Thanks to Heaven Gifts for providing this product for review. These are my views & thoughts only.
Lauded as the "First RTA with replacement coil", the Limit comes complete with a rebuildable coil which unscrews from the base to allow stock coils to be used, more on this later. So does it offer the best of both worlds or is it a compromise?
The Limit comes in a well presented package with Kizoku branding on the front and web address on the sides. The back has the specifications listed, 55.7mm x 22mm tank, 3ml capacity (TPD version 2ml). The review version is gunmetal, but black and SS colours are also available. Sliding the cover off reveals the Limit tank, and underneath is a user guide, a bag of spare O rings, screw, spare glass, tri headed T bar screwdriver, single coil and cotton. Oddly, being a dual purpose RTA, no stock coil is included. This means you will need to source stock coils unless you already have some Nautilus BVC coils. Fortunately Heaven Gifts supplied a pack of five 0.7Ω coils for the review.
The Limit RTA
As said previously, the Limit is supplied with the RBA deck. It is a two post set up with decent sized juice holes and under coil airflow. The way the post screws are set will require coils being wrapped reverse style. Although a coil can be set belly down, it’ll restrict airflow a touch more. The tank itself is well finished with just a lightning bolt and Limit on one side, and an arrow denoting direction to slide the top cap for filling.
Out of the box, I’m sure the Hulk must have been assembling this as all sections are mega tight to unscrew and I had to use my attie wrench to disassemble it. Airflow is adjustable from 1-6 airholes clockwise to cyclops style anti clockwise. At first the control ring was very tight to move but a complete breakdown allowed me to remove the ring and very lightly lubricate the O rings with a touch of VG. The ring moved a little easier but stayed in position fine, likely due to being flush with the base/body. It has a light gnurled pattern, but wasn’t easy to move when sat on a mod. The drip tip is standard 510, so easy enough to swap the supplied tip with a personal favourite, although be aware the top plastic section can be unscrewed from the 510 base.
For the review, I used some MTL fused Clapton wire at around 0.8Ω. Wicking is straight forward, cut the cotton and thin the ends to feed into the juice well. Personally, on this type of deck, I have the cotton showing through and just touching the bottom. Once juiced up and reassembled, I found the first of two cons with this tank. The childlock system is fine, unscrew the top knurled ring until it stops turning & push the cap off as indicated by the arrow.
Now the first problem is the silicon gasket.
The juice fill hole is quite small and, even using thin tipped bottles, juice still collected on top, so having a tissue handy is recommended, and more juice is squeezed out when closing the cap. The second issue is you can’t actually see how full the tank is as the top half is metal and you can’t see through the gasket until juice is running down the outside.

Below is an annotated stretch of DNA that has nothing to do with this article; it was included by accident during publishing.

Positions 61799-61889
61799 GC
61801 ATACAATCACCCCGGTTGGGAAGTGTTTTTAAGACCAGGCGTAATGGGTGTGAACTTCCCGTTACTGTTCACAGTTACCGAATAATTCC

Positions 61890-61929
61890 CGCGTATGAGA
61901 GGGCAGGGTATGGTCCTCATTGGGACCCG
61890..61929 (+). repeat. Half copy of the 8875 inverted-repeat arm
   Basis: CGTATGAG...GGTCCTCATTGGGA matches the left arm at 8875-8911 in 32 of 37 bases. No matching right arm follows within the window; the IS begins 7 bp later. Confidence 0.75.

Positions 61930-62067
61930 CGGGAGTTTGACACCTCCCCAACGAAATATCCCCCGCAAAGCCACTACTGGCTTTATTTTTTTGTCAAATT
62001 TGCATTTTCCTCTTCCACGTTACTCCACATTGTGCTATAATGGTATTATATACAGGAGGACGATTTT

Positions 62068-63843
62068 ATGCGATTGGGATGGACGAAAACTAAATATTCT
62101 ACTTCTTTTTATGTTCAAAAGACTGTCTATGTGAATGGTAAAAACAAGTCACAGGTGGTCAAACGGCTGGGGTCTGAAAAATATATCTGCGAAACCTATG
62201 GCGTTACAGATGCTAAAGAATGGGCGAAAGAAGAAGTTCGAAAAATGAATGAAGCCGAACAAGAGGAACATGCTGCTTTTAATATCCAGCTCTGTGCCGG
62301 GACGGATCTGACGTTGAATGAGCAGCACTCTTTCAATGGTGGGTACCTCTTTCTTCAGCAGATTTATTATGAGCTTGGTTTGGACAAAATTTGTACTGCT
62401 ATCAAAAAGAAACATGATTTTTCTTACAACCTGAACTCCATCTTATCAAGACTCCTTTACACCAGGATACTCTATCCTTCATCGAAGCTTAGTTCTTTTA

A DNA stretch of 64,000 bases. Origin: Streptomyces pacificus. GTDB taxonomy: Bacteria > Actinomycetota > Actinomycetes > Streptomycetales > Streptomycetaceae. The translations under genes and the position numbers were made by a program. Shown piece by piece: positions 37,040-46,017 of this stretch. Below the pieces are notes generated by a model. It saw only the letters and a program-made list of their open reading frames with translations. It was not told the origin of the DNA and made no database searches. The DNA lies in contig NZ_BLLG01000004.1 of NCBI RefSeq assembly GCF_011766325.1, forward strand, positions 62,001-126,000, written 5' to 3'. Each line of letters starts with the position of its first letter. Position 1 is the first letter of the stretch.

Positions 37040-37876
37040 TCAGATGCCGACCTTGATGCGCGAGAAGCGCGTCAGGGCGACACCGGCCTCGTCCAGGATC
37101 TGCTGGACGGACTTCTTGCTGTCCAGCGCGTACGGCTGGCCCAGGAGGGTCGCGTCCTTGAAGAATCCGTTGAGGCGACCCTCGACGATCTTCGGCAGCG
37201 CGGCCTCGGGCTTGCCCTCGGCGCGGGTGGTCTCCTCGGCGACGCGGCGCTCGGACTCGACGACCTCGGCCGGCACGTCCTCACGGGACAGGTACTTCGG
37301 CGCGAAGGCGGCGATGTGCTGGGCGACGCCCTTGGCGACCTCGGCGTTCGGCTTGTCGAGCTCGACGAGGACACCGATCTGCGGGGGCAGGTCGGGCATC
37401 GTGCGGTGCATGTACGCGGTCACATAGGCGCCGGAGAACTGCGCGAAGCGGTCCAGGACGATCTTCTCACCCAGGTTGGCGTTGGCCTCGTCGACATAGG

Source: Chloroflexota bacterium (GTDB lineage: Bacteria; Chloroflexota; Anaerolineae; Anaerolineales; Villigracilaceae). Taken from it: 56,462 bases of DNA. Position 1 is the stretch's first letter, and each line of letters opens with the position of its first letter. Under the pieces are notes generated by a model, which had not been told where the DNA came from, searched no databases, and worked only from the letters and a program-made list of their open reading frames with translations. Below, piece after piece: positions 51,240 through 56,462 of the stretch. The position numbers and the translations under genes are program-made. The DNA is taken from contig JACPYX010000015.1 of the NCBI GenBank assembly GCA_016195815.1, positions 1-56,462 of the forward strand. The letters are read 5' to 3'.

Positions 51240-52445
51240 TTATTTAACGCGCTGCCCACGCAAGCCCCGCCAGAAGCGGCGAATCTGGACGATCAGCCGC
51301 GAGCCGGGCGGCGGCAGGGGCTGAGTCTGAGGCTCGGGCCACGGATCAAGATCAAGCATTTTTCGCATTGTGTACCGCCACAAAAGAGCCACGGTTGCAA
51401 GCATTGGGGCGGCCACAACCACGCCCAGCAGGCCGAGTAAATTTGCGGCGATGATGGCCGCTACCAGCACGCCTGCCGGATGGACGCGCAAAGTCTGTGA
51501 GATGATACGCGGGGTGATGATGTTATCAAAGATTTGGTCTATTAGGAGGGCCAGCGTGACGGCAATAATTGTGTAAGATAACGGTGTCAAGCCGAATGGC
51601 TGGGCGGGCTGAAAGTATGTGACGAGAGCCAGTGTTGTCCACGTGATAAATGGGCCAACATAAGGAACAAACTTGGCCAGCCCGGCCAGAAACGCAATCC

On to the performance and I’ll admit I was pleasantly surprised with the flavour and clouds from this tank. Even using 70/30 juice, the wicking kept up fine. I started with airflow on it’s biggest setting and running around 17-18W it was an enjoyable restricted direct lung vape. Reducing the airflow and dropping power still gave a decent vape but more subtle clouds. Next build I put in was a 1.0Ω build to try the more restricted airflow on the 1-6 hole settings. Not being my favoured style, I was expecting a dulled flavour but again it was acceptable to me on 6 to 4 holes but below that it just became too tight for me to enjoy. I’d compare it to a Nautilus Mini on the largest hole. Wicking was more temperamental but that was just as likely because I only had 60/40 juice available and my vaping style meant I was pulling too hard and bordering on dry hit. With a decent 50/50 juice, a MTLer should be at home with this though.
Onto the provided stock coils. The supplied coils are Aspire Nautilus BVC rated at 0.7Ω rated 18-23W. Having a look round, any coil that fits the Nautilus/Mini/2/Triton should work including the new AIO Salts coil. Once primed and left to soak for five plus minutes, I started at 16W, wide open and gradually increased power up to 22W and again flavour and clouds were very decent. Flavour was slightly dull against the RBA coil, but I get that generally with any tank that has a deck as an option to stock coils. On the 1-6 hole setting, power had to be dropped to around 14W on 6 holes and, in my opinion, wasn’t as good but this would likely be improved using a dedicated MTL coil. Going back to full open, I have happily put 6-8 refills through the coil and had no noticeable drop off in performance.
All in all, this is a decent attempt at a dual purpose RTA/stock coil tank that works rather well. It performs equally well with your hand/pre built coils, allowing you to tailor the vape how you want it, and the ease of use with a decent range of stock coils was a plus. Apart from the highlighted issues of the gasket and metal tank section, there is little wrong with this set up. I’ve had no leaking in either format and have been happily using it in scenarios where cloud chucking wasn’t ideal. One thing I would have liked is the ability to swap formats on the fly, but being only 2/3ml it’s not a necessity, just me being lazy.
For around £25/$30, this is a fair priced tank, but remember to factor in the costs of stock coils. Although judging by my usage, two weeks plus would be decent life, obviously dependant on types of juice used.
Many thanks to Heaven Gifts sending out the Kizoku Limit for review.